The Southwestern Historical Quarterly, Volume 66, July 1962 - April, 1963 Page: 322
Southwestern Historical Quarterly
San Antonio, and only through his cooperation was its publication
Much credit for publication of the book must surely go to the
Pearl Brewing Company which deposited the original sketchbook
with the McNay Art Institute. The book design by Jo Alys Downs
adds a pleasing touch to the publication.
The titles to the sketches serve as mileposts along the route of
Eastman's travels. About half of the sketches were made along the
Mississippi River before the artist-soldier arrived in Texas. These
sketches include "Grand Tower, Mississippi River, Looking South,
October, 1848," "Sugar Plantation above New Orleans, Looking
North," and "New Orleans from the Tower at the Barracks,
Those of us who have a special love for what Seth Eastman has
sketched in Texas will look fondly upon his first sketch of Texas-
"Pilot's House, Entrance to Matagorda Bay, Texas, November,
1848." Then as he traveled westward, he sketched "Post Oak,
Texas, November 1848" and "Seguin, Texas, Looking North,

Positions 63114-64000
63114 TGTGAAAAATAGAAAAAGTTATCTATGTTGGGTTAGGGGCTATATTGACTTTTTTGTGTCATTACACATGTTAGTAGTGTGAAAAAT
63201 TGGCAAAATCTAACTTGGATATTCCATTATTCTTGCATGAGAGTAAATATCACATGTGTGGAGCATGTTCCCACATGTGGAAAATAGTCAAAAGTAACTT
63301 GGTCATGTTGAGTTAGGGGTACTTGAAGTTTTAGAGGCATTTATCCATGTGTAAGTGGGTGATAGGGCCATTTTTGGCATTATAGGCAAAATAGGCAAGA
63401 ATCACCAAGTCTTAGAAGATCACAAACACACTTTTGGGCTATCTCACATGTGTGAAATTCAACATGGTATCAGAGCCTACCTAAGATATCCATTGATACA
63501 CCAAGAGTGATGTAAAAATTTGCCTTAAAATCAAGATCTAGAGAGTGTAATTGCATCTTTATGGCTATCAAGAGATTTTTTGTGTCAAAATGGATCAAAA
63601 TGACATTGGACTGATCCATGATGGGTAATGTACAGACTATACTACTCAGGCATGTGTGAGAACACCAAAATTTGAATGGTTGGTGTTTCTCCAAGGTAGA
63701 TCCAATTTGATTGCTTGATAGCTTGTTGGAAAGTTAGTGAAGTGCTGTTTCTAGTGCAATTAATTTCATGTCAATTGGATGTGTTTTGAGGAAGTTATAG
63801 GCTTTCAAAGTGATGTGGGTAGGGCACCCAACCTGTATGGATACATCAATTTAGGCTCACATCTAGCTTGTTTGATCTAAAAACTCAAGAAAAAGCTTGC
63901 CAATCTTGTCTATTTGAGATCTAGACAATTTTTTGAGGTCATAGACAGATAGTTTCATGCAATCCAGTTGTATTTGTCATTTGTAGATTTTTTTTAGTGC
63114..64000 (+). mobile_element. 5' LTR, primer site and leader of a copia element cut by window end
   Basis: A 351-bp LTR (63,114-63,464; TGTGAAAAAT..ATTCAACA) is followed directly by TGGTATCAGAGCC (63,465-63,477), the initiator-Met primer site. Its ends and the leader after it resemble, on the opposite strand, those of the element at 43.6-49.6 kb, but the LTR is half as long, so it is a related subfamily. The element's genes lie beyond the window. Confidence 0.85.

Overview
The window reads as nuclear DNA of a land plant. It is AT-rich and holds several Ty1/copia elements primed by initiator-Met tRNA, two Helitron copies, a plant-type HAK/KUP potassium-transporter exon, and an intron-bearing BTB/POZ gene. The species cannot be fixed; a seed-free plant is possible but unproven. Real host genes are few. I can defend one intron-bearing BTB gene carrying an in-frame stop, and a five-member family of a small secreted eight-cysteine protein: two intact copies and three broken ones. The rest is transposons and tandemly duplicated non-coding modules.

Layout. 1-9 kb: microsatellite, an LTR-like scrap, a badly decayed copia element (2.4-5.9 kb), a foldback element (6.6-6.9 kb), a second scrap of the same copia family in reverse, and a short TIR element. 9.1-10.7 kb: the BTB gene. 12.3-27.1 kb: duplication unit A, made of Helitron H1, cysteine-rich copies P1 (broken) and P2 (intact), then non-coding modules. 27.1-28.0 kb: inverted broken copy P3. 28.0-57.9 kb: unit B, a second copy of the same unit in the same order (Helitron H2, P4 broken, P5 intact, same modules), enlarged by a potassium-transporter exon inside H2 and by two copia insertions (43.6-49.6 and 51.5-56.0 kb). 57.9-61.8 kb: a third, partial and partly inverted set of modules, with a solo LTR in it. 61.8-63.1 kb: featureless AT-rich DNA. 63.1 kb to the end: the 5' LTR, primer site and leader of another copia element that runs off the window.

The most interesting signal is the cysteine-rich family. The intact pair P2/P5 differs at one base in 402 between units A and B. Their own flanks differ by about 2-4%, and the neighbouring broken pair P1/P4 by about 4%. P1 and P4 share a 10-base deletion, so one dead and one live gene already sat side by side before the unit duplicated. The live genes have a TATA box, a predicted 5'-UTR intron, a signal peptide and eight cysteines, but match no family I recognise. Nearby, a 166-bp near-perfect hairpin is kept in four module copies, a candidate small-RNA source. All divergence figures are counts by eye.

All along the route he sketched beautiful live oak trees. His
live oaks stand with all the majestic beauty and dignity that only
a long span of life can give a tree.
It is perhaps fitting that his first sketch of a mission in San
Antonio would be "Front View of Mission San Jose, 5 miles south
from San Antonio, Texas, November, 1848." The various sketches
of the Alamo as Eastman saw it in 1848 made this book a valued
part of a library of Texana.
Those who live in the Texas hill country will be pleased to
find--drawn with etched fidelity-homes of the German pioneers
among the hills and dales north of San Antonio, especially in and
around Fredericksburg. Old houses, fences, barns, wagons, trees,
churches and here and there an early "Dutch" settler at work fill
many of the most interesting pages of the sketchbook.
Seth Eastman had a great ambition to sketch Indians, but only
a few are included in the sketchbook. If he had any frustrations
about not being able to sketch Indians, it is not reflected in the
sensitive appreciation he had of the countryside he covered in
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Texas State Historical Association. The Southwestern Historical Quarterly, Volume 66, July 1962 - April, 1963, periodical, 1963; Austin, Texas. (texashistory.unt.edu/ark:/67531/metapth101196/m1/344/ocr/: accessed September 30, 2016), University of North Texas Libraries, The Portal to Texas History, texashistory.unt.edu; crediting Texas State Historical Association.